Trust, Evaluations, and Honesty

photo via  NBC Sports

photo via NBC Sports

Spending my life around teams, it's not uncommon to hear players discuss not knowing their standing in a team, or what the coaches really think of them. Whether due to lack of communication or just plain differing viewpoints these can be situations frustrating for all included. In reading about how different coaching staffs and sports organizations operate, I’ve found player evaluation and feedback to be a topic that is constantly discussed and refined in order to make things clearer for the player and the club. Personally being a young coach I find one of the most challenging parts in dealing with players is giving them honest feedback and a clear evaluation of their strengths and weaknesses. It can be an awkward or hard conversation but ultimately I feel as though players really value being told the truth. From my own personal experience as a player, this was never easy for me. Like most people, I could have a biased view of my abilities. In hindsight, I appreciate it more when I was told the truth and when we remove our ego we usually improve and see things for what they really are.

There are many approaches to how coaches deal with giving players feedback. One that really resonated with me was how Theo Epstein and the Chicago Cubs operate. In truth, Epstein credits Mark Shapiro, the General Manager of the Cleveland Indians as the originator of this process but utilized the system with the Red Sox and now the Cubs. Epstein implemented what they called ‘Individual Player Development Plans’. These are in-depth reports that were shared with each player at his meeting on either an annual basis (for Major League players) or three times a year (for Minor League players). These plans are created by the staff but ultimately discussed and agreed upon with the player himself. Not only did they find this to be the most useful way to share with players what the club viewed as their strengths and weaknesses, it also allowed them to create better personal relationships with players. According to Epstein in the Tom Verducci book, The Cubs Way: The Zen of Building the Best Team in Baseball and Breaking the Curse  

The review covers the player’s physical, fundamental, and mental strengths and weaknesses. The information is logged on a review sheet that the player must sign. The player keeps one copy and the team keeps another.

Epstein also notes that he “wanted a culture where players could trust the front office” and he felt that by doing these development reports it gave them “the opportunity to create open and honest personal connections”.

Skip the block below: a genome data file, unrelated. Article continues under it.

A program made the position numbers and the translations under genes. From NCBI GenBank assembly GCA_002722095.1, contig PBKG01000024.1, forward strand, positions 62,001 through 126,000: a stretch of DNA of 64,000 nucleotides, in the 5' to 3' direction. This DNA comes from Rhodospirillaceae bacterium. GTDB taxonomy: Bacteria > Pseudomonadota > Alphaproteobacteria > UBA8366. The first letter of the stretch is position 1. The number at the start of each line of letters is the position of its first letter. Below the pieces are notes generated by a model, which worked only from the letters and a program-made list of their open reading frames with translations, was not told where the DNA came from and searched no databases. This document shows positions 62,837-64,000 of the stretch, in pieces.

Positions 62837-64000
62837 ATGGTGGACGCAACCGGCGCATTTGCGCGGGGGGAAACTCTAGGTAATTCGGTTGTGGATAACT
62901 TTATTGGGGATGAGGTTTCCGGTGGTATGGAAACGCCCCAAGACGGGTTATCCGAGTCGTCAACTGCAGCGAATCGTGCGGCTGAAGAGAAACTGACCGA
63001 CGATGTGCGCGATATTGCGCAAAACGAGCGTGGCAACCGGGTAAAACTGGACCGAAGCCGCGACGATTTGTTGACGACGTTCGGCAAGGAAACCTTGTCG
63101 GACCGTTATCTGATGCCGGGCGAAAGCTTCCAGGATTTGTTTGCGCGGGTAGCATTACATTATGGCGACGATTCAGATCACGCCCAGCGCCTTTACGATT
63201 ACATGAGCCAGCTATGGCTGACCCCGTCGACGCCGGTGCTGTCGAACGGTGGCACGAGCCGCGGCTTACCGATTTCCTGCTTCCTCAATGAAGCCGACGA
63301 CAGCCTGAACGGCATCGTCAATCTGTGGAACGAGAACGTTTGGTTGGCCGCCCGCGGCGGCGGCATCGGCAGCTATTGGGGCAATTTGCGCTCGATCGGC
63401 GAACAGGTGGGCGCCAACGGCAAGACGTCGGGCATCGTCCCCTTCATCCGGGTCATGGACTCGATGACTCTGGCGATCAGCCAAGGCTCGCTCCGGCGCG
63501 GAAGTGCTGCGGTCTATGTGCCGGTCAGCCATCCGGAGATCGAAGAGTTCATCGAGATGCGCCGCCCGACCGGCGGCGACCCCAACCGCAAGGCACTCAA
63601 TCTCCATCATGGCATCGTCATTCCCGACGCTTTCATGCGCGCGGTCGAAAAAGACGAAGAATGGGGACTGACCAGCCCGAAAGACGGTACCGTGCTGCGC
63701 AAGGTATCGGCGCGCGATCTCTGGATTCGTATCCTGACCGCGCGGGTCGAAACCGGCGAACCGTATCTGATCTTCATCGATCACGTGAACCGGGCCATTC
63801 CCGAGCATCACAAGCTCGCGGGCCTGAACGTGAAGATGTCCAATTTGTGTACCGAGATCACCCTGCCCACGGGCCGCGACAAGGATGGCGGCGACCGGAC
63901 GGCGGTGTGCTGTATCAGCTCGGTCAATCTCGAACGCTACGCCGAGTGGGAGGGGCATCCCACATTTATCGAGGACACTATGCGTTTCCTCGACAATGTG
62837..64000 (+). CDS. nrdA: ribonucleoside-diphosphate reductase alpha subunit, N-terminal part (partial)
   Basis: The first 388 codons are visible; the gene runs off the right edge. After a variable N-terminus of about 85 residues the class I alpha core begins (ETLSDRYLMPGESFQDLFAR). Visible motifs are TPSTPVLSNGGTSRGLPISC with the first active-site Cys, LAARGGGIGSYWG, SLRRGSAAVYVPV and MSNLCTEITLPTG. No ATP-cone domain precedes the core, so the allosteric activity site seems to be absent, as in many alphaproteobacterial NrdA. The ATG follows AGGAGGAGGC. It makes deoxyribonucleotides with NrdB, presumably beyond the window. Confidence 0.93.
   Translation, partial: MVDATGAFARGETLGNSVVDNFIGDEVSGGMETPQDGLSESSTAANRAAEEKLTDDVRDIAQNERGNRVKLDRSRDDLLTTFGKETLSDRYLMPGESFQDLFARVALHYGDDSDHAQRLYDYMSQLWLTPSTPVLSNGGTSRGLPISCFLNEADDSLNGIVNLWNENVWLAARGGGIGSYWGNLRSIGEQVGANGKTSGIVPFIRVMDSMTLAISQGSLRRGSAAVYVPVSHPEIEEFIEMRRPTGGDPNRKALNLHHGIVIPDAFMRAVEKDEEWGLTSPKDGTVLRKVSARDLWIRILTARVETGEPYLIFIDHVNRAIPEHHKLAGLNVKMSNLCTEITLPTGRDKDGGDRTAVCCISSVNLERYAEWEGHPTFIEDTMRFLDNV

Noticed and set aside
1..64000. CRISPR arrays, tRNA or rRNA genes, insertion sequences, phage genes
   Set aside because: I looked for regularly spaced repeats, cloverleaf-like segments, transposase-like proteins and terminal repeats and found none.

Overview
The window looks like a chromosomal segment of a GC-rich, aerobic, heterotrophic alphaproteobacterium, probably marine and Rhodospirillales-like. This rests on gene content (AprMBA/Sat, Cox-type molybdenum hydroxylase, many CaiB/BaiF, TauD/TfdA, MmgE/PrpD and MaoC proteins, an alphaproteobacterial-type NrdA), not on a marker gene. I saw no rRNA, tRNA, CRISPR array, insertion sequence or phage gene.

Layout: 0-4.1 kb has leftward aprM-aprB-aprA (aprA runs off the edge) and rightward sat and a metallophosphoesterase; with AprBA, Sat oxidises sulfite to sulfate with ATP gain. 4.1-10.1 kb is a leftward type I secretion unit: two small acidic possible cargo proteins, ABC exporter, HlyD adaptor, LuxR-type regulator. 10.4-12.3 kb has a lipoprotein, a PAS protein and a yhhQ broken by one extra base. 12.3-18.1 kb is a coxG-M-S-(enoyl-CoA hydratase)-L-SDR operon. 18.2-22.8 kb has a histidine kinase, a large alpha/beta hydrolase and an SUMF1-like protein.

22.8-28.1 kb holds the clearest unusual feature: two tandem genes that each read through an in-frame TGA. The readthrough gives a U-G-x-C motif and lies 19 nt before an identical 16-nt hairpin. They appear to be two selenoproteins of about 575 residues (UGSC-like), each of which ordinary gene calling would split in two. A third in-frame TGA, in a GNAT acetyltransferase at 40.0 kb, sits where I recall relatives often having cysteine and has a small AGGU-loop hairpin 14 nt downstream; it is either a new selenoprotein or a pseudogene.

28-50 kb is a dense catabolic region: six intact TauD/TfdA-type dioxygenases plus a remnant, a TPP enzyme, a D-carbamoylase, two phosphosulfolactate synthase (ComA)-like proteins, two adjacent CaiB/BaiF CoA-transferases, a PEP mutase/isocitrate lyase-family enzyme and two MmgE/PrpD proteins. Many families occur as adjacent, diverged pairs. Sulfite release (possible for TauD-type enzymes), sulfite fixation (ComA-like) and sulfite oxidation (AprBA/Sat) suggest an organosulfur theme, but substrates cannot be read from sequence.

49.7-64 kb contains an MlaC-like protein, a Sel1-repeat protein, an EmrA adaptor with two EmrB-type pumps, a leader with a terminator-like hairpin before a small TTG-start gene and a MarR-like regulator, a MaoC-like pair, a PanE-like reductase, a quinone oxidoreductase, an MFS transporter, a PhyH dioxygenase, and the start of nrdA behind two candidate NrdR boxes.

In addition to providing these plans to their players, the Cubs also have real two-way meetings to discuss where improvements have been made and/or still can be improved upon. Epstein describes how meetings tended to change over time,

‘Here’s what we see. Here’s what you need to work on to become a big leaguer. Here’s a plan to work on it.’ Then a player gets to give their feedback and give their input. They get to argue, ‘No, that’s actually not a weakness. I do that fine. Here are things I want to work on.’ “And you see this transition. Their first year they’re just listening. They sign the page. But by the time they reach Double-A, the guys who are starting to reach their ceilings, they’re starting to take responsibility and accountability for their own development. “The kids who really start to take responsibility start to run the meeting. ‘Okay, here’s what I need to work on. Here’s where I’m at.’ That’s the key to player development—when you stop developing them and they start to develop themselves. They start to trust you that you’re in it for their best interests because you’re being transparent. You’re not hiding the ball. It’s really different from the way it used to be.

My biggest takeaway is that they deem the key to player development being when players start to take responsibility and detail what they need to work on and they start to develop themselves. Coaches tend to talk about how they want players to take responsibility for themselves. Ultimately we must look and see whether or not we are giving them the chances to do so. I think that by implementing plans similar to the Cubs and other MLB organizations we may be able to trend in a direction where players take the initiative.

Coaching in college and at the younger ages primarily, I understand that many kids don’t have the understanding of how to create a plan for their improvement in a specific area yet. However, I would say that we may be surprised that by allowing kids to think more critically about how to do these things we may see even more benefits long-term. It’s always our job to shepherd this in the right direction but giving young athletes more ownership in their development and in doing so it may help them see more improvement over time.